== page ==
Regarding the lunar module's landing, notice from the photographs that the lunar module's descent engine shroud (nozzle) looks pristine as though it had never gone beyond room temperature (see photos AS11-40-5921, AS12-47-6907, AS14-66-9254, AS14-66-9261 and AS14-66-9277).1 No discoloration at all. Are we to believe that an engine capable of creating some 10,500 pounds of thrust produces absolutely no heat whatsoever?
No discoloration (click for full size)
Unheated engine shroud (click for full size)
Just how hot should the descent engine shroud have gotten? According to David Baker, a space technology author who, because of his long association with NASA, ought to know where the truth lies, "the descent stage engine itself would radiate temperatures of 1,030℃ into the engine compartment..."2 That's over 1800 degrees Fahrenheit just in the engine compartment alone! Regarding the descent engine shroud in particular, Baker later tells us that it was "designed to accept an exhaust temperature of 1482℃".3 Does that sound like an engine that, when fired, is going to leave its engine shroud looking pristine?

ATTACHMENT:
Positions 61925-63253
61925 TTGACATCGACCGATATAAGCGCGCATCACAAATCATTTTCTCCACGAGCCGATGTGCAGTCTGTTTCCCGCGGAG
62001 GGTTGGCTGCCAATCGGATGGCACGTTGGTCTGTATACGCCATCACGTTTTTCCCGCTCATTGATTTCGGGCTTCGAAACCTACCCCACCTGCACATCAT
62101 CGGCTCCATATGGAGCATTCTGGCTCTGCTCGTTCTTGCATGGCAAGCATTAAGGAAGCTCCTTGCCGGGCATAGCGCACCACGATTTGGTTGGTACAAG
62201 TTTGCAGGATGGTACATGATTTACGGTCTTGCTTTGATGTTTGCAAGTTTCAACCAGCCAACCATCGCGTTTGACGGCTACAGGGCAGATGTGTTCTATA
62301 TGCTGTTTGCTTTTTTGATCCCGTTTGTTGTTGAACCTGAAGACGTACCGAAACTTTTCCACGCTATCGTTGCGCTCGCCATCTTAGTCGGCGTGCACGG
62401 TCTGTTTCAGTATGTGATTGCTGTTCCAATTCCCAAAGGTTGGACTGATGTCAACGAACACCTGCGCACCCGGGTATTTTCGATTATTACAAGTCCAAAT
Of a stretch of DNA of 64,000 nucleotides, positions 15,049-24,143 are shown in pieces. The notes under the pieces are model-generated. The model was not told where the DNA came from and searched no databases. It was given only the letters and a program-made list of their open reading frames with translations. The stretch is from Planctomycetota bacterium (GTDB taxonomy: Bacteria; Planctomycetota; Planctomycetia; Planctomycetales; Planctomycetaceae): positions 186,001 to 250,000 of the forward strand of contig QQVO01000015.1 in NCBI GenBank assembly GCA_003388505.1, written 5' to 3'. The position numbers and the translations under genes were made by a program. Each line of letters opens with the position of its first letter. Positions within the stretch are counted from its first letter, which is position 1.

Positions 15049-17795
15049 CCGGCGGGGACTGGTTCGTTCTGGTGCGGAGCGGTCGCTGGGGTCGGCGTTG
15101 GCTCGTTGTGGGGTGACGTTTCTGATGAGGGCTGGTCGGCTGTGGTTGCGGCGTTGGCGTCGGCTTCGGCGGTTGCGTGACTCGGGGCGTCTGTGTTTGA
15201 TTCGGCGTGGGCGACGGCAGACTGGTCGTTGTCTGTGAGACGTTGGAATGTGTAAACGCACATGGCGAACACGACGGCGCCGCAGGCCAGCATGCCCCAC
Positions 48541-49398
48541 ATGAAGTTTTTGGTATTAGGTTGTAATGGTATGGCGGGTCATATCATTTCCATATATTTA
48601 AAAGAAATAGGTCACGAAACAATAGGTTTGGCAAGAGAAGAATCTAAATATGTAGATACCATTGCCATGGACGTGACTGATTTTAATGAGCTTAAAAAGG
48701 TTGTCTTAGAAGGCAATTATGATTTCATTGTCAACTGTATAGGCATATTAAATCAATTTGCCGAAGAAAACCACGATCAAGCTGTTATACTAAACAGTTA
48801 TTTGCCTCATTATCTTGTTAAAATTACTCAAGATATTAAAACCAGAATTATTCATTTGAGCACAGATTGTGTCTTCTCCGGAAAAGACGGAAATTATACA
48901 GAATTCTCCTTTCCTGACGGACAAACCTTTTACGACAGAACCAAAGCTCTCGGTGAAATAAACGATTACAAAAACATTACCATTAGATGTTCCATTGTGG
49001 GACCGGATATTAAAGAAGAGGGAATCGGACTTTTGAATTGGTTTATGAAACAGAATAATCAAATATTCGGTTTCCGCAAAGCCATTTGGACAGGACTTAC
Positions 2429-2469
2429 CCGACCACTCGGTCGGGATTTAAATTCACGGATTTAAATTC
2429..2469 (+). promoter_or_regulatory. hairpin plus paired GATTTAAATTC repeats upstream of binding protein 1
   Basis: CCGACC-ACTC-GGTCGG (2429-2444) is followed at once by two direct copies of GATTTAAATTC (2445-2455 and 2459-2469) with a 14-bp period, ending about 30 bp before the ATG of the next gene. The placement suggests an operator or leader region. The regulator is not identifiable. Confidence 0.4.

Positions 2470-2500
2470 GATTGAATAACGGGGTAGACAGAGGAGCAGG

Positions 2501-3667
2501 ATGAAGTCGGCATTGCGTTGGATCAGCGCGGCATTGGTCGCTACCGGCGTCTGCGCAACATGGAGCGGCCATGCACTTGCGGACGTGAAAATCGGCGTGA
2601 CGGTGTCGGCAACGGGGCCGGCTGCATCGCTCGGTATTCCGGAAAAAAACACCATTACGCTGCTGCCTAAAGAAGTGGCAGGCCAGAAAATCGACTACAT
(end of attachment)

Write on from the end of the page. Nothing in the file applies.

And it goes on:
1. Photo AS14-66-9277 can be seen much more clearly on page 10 of Ralph Rene's book, NASA Mooned America.
2. Baker, The History of Manned Space Flight, p. 298
3. Ibid, p 300
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